July 15, 2019

In Pursuit of Immortality

“Aging, like bankruptcy in Hemingway’s description, happens two ways, slowly and then all at once. The slow way is the familiar one: decades pass with little sense of internal change, middle age arrives with only a slight slowing down—a name lost, a lumbar ache, a sprinkling of white hairs and eye wrinkles. The fast way happens as a series of lurches: eyes occlude, hearing dwindles, a hand trembles where it hadn’t, a hip breaks—the usually hale and hearty doctor’s murmur in the yearly checkup, There are some signs here that concern me.

To get a sense of what it would be like to have the slow process become the fast process, you can go to the AgeLab, at the Massachusetts Institute of Technology, in Cambridge, and put on agnes (for Age Gain Now Empathy System). agnes, or the “sudden aging” suit, as Joseph Coughlin, the founder and director of the AgeLab describes it, includes yellow glasses, which convey a sense of the yellowing of the ocular lens that comes with age; a boxer’s neck harness, which mimics the diminished mobility of the cervical spine; bands around the elbows, wrists, and knees to simulate stiffness; boots with foam padding to produce a loss of tactile feedback; and special gloves to “reduce tactile acuity while adding resistance to finger movements.”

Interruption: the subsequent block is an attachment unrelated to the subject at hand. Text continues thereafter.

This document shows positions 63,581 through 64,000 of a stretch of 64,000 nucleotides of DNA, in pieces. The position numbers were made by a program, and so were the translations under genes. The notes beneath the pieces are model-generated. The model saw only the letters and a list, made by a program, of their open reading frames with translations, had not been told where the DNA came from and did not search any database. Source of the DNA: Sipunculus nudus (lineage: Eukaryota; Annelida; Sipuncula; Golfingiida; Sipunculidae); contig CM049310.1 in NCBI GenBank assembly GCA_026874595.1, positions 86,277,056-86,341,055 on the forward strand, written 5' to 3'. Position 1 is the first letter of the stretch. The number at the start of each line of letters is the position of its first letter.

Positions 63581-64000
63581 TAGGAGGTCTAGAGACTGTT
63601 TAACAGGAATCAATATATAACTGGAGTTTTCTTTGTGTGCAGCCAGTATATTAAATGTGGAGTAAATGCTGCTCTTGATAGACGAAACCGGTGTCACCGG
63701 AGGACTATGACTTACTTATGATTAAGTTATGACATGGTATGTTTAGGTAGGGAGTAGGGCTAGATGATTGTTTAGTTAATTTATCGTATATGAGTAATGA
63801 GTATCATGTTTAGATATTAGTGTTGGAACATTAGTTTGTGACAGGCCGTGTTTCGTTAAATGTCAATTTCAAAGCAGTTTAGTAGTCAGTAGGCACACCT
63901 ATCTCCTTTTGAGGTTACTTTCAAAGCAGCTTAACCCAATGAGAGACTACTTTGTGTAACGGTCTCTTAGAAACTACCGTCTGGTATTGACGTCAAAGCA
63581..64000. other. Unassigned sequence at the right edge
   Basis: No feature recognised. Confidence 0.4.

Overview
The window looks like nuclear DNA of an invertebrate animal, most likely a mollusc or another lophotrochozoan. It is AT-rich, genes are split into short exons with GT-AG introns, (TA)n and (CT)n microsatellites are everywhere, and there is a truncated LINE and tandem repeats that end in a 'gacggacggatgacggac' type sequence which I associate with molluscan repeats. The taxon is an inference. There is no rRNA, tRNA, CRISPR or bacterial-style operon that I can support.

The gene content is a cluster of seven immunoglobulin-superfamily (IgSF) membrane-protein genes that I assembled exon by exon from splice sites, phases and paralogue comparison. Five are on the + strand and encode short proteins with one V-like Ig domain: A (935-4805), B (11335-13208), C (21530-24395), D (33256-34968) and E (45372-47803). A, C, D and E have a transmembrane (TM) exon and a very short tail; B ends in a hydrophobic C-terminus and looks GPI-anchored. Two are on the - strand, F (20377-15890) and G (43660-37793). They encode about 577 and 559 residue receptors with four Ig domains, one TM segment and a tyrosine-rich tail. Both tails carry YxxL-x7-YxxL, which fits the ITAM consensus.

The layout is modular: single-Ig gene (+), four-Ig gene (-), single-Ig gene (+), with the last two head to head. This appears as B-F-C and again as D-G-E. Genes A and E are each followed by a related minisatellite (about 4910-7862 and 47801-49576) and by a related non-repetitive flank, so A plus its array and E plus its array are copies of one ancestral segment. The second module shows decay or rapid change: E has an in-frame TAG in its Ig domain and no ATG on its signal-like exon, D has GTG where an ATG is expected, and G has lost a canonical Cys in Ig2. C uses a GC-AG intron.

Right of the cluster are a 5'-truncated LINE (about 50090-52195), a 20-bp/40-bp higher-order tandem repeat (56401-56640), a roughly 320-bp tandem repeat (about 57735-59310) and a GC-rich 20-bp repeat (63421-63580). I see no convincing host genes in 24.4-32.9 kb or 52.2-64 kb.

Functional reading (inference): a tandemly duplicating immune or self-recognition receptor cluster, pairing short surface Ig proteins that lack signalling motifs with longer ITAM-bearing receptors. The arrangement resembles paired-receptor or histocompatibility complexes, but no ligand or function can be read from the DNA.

Slowly pulling on the aging suit and then standing up—it looks a bit like one of the spacesuits that the Russian cosmonauts wore—you’re at first conscious merely of a little extra weight, a little loss of feeling, a small encumbrance or two at the extremities. Soon, though, it’s actively infuriating. The suit bends you. It slows you. You come to realize what makes it a powerful instrument of emotional empathy: every small task becomes effortful. “Reach up to the top shelf and pick up that mug,” Coughlin orders, and doing so requires more attention than you expected. You reach for the mug instead of just getting it. Your emotional cast, as focussed task piles on focussed task, becomes one of annoyance; you acquire the same set-mouthed, unhappy, watchful look you see on certain elderly people on the subway. The concentration that each act requires disrupts the flow of life, which you suddenly become aware is the happiness of life, the ceaseless flow of simple action and responses, choices all made simultaneously and mostly without effort. Happiness is absorption, and absorption is the opposite of willful attention.”

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